July 7, 2020
As vice president of operations and general counsel for Family Pharmacy in Aiken, South Carolina, Stuart Johnson has faced many on-site and desk audits, and none of them have been quite the same.
“Some of our experiences have been like receiving a root canal without any numbing agents, while others have been as simple as a trip to the grocery store with a well-behaved toddler,” he said.
Although audits are meant to prevent fraud, waste, and abuse, stories proliferate of PBM audit abuse, with pharmacies losing up to tens of thousands of dollars in recoupments not for fraud, but for simple errors.
In Johnson’s experience, PBMs may even deny claims for no reason at all. “Over recent years, we have seen an increase in PBM auditors finding things that truly don’t exist as well as ‘losing’ pages,” he said. “Many of the claims that the auditors initially deny, upon review for appeal they find payment was correct even without added documentation.”
A pharmacy might receive a PBM audit at any time and for a variety of reasons. According to Jahred Enriquez, lead auditor at Pharmacy Providers of Oklahoma, a PSAO that provides an audit solution service RxProtect, some audit triggers include not properly documenting the hard copy for things such as DAW (dispense as written), refilling a prescription early, non-specific directions on a hard copy, waiving copays, and not obtaining a patient signature upon prescription pickup. Any discrepancies will result in recoupment of payments or the withholding of future payments—usually the full amount of the claim. Sometimes, in rare cases, they may even result in network termination.
With the increase of PBM audits and the variety of tactics they might use to deny claims, proactive strategies and strategic appeals are essential to minimizing denials and recoupments.
When it comes to audits, nothing is more important than documentation. PBMs require hard copies for adjustments in quantities for plan requirements, patient requests, or clarifications from the prescriber. Every change or override you make in the pharmacy should be explained with written documentation. If you’re audited, it will “help paint a picture for the auditor on the history of that particular prescription,” Enriquez said. “The auditors are not always aware of what may have caused something to change and any information you can provide as to why something came to be will help prevent audit recovery.”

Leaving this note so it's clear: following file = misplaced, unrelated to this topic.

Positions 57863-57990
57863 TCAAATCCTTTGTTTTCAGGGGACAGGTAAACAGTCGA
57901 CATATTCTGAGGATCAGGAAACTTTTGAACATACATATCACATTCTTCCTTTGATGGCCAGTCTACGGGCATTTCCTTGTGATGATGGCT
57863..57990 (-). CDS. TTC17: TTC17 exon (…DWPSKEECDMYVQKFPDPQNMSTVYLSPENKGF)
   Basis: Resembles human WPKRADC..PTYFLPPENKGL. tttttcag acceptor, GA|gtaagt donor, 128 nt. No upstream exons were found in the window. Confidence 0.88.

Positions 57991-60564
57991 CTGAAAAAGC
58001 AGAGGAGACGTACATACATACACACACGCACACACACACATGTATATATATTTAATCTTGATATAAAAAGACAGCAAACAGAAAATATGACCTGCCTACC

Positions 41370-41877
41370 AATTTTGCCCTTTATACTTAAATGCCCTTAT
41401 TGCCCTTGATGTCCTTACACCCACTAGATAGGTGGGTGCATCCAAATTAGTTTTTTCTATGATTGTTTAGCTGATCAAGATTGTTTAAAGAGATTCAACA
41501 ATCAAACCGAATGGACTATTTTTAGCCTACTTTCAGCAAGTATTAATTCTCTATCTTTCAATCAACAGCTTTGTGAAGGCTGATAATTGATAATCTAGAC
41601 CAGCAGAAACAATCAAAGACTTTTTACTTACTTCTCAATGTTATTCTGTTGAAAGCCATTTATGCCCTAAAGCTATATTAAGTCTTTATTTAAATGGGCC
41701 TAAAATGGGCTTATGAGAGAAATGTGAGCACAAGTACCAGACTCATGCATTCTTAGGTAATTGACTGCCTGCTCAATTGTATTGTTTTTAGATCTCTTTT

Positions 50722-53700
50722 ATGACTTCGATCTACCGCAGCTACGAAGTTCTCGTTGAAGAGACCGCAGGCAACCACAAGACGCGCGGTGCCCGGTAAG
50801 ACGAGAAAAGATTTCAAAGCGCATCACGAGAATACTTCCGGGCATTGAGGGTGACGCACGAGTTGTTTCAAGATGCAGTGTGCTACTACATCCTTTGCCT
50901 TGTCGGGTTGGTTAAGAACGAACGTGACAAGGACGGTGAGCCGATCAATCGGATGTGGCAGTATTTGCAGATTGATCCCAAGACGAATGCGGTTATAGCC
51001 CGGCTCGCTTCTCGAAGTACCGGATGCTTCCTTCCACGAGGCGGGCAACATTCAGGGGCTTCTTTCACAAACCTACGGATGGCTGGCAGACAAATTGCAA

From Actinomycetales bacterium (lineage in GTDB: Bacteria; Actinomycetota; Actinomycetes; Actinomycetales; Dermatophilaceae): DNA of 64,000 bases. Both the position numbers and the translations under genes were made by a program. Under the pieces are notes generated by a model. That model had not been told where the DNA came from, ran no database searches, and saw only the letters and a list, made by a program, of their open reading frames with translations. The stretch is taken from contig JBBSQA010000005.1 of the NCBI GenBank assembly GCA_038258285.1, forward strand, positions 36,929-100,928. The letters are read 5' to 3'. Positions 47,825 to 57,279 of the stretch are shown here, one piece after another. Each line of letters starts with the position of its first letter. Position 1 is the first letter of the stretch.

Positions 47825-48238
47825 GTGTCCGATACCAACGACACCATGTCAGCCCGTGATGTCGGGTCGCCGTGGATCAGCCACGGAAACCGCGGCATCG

Enriquez emphasized the importance of establishing protocols for audits, including processes for timely reversal of prescriptions returned to stock, monthly employee checks with the Office of Inspector General (OIG) and the System of Award Management (SAM), and appropriate monitoring and prevention measures to combat fraud, waste, and abuse (FWA). Formal weekly and monthly procedures protect you from non-compliance and safeguard you from being blindsided by costly chargebacks. He strongly recommends dedicating a staff member to audit tasks along with formal policies. “These will ensure it is done timely and correctly, every time,” he said.
He also recommends performing regular self-audits for the previous week. Start by identifying high-dollar medications, which will be the most likely targets and typically require additional information. A few to look out for include insulin, inhalers, injectables, and any claims that may have been submitted with a DAW. In Johnson’s experience, insulin prescriptions and topicals have generated the most audits. You can run weekly reports through your pharmacy software, but services like PPOk’s RxProtect relieve you of this burden by running routine, proactive reports to identify these claims for you.
Days’ supply, typically calculated by the quantity and directions on the prescription, is a common culprit in denials and very important to PBMs, Enriquez said. If there is any ambiguity in the directions, contact the prescriber for verification, and make sure to document who you spoke to and when. Ambiguities can include quantities on medication—whether the prescription was intended as one box or one pen on injectables such as Lovenox, for example.
Days’ supply has been one of the most frequent citations in Johnson’s pharmacy, especially when it comes to topicals. PBMs have now expanded citations to include not just improper days’ supply but also incorrect daily amount to apply. “Getting confirmation and documentation from the physician as to what amount to apply and where is highly important,” Johnson said. “This is what I feel like I spend more time on with appeals than anything.”